Data from: Occupancy winners in tropical protected forests: a pantropical analysis
Semper-Pascual, Asunción et al. (2022), Data from: Occupancy winners in tropical protected forests: a pantropical analysis, Dryad, Dataset, https://doi.org/10.5061/dryad.n02v6wx0n
The structure of forest mammal communities appears surprisingly consistent across the continental tropics, presumably due to convergent evolution in similar environments. Whether such consistency extends to mammal occupancy, despite variation in species characteristics and context, remains unclear. Here we ask whether we can predict occupancy patterns and, if so, whether these relationships are consistent across biogeographic regions. Specifically, we assessed how mammal feeding guild, body mass and ecological specialization relate to occupancy in protected forests across the tropics. We used standardized camera-trap data (1,002 camera-trap locations and 2-10 years of data) and a hierarchical Bayesian occupancy model. We found that occupancy varied by regions, and certain species characteristics explained much of this variation. Herbivores consistently had the highest occupancy. However, only in the Neotropics did we detect a significant effect of body mass on occupancy: large mammals had lowest occupancy. Importantly, habitat specialists generally had higher occupancy than generalists, though this was reversed in the Indo-Malayan sites. We conclude that habitat specialization is key for understanding variation in mammal occupancy across regions, and that habitat specialists often benefit more from protected areas, than do generalists. The contrasting examples seen in the Indo-Malayan region likely reflect distinct anthropogenic pressures.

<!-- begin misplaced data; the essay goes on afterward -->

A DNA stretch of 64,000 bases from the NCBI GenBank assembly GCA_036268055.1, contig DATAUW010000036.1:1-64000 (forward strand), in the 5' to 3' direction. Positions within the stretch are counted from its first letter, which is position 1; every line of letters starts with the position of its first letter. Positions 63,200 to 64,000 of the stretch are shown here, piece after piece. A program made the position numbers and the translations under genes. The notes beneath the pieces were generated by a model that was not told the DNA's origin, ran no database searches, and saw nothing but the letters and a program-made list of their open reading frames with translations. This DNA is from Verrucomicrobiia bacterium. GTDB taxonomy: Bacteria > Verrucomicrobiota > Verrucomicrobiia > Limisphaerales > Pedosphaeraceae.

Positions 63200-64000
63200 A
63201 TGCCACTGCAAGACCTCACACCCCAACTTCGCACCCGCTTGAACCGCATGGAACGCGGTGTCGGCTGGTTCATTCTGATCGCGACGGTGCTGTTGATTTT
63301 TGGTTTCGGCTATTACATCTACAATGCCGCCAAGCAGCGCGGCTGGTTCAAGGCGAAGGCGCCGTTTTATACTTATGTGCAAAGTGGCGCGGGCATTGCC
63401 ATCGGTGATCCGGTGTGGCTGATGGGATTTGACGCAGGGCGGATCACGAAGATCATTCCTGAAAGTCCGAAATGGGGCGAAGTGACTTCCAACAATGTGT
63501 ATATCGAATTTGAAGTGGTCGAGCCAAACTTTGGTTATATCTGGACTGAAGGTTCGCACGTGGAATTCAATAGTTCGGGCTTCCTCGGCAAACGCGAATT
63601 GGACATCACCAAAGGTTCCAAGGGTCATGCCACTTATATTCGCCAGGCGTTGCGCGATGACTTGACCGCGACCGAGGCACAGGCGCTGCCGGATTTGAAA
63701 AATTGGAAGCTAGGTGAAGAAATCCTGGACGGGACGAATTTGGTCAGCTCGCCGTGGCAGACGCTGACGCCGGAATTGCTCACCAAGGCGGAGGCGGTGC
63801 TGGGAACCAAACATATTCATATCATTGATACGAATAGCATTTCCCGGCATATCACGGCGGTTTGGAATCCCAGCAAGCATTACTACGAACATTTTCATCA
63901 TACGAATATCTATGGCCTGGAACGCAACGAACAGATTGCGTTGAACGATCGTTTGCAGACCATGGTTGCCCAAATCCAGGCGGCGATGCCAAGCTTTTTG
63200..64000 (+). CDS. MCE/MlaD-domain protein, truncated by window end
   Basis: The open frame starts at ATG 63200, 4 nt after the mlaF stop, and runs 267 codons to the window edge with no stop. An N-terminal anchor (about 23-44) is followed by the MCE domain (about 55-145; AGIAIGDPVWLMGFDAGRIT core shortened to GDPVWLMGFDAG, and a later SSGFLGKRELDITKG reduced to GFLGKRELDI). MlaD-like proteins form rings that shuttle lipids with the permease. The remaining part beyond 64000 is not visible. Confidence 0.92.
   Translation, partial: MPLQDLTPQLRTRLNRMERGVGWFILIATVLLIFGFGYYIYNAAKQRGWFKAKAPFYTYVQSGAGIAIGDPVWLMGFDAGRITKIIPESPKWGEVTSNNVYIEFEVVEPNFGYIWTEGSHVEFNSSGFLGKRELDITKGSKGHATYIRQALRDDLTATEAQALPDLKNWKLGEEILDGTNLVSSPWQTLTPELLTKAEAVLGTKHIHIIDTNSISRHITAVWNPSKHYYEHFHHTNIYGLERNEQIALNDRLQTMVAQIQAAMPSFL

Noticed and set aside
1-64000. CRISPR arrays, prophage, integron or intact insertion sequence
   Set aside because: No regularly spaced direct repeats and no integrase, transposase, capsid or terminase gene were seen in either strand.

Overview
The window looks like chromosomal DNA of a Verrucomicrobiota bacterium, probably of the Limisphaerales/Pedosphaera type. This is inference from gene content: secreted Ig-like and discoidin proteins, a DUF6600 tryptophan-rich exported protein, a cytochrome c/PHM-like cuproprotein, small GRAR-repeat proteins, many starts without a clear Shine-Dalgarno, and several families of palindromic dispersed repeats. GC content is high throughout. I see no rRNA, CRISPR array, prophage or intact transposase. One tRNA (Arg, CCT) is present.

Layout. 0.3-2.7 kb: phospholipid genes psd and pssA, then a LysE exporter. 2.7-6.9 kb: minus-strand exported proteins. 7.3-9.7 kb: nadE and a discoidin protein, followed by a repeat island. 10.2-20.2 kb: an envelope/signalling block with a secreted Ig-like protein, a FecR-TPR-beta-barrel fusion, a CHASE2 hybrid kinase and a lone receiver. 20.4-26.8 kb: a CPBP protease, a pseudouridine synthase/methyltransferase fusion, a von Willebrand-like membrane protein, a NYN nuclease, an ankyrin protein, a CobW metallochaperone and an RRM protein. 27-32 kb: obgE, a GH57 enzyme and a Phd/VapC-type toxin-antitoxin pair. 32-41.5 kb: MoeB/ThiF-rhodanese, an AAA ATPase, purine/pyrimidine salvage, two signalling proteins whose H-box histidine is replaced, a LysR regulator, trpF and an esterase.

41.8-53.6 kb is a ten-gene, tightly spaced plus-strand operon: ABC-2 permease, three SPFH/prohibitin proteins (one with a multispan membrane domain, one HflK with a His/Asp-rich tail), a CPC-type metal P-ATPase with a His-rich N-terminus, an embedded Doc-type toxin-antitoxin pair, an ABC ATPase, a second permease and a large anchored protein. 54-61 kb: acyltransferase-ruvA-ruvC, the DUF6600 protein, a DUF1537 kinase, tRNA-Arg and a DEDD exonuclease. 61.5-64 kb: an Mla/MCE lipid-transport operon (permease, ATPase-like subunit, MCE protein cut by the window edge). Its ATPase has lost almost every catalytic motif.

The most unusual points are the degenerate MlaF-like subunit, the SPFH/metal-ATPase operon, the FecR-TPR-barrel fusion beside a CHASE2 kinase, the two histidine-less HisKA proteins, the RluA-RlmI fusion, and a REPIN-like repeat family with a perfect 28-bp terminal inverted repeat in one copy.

We used data from the Tropical Ecology Assessment and Monitoring (TEAM) Network, a standardized tropical forest camera-trap monitoring system. The TEAM data comprises camera-trap data from protected areas located across three different biogeographic regions (Neotropical, Afrotropical and Indo-Malayan). In each area, camera-traps are deployed at 60-90 locations at a density of 1 camera per 1-2 km2. Each camera-trap is deployed for a minimum of 30 days during the dry season (i.e., months with <100 mm average rainfall or the driest part of the year in the absence of dry season), although cameras may be active for less than 30 days due to damage or failure.
1. Body mass, defined as average adult body mass, reflects the amount and quality of resources that a species requires to survive, as well as home range size, fecundity or susceptibility to predation.
2. Forest strata represents the foraging stratum: ground-dwelling and arboreal/scansorial species. Ground-dwelling species serve as the reference group and in the model is represented by the intercept.
3. Feeding guild reflects the type of dietary resources needed, but also potential interactions with other species (e.g., competition or predation). We defined carnivores as species feeding on ≥ 80% vertebrates, herbivores species feeding on ≥ 80% plant materials, insectivores species feeding on ≥ 80% insects, and omnivores the rest of species. Herbivores serve as the reference group and in the model and is represented by the intercept.
4. Habitat breadth represents the degree of ecological specialization and is measured as the number of IUCN habitat types occupied by a species.
1. Division index represents forest fragmentation.
2. Human population reflects human disturbances.
Norges Forskningsråd, Award: NFR301075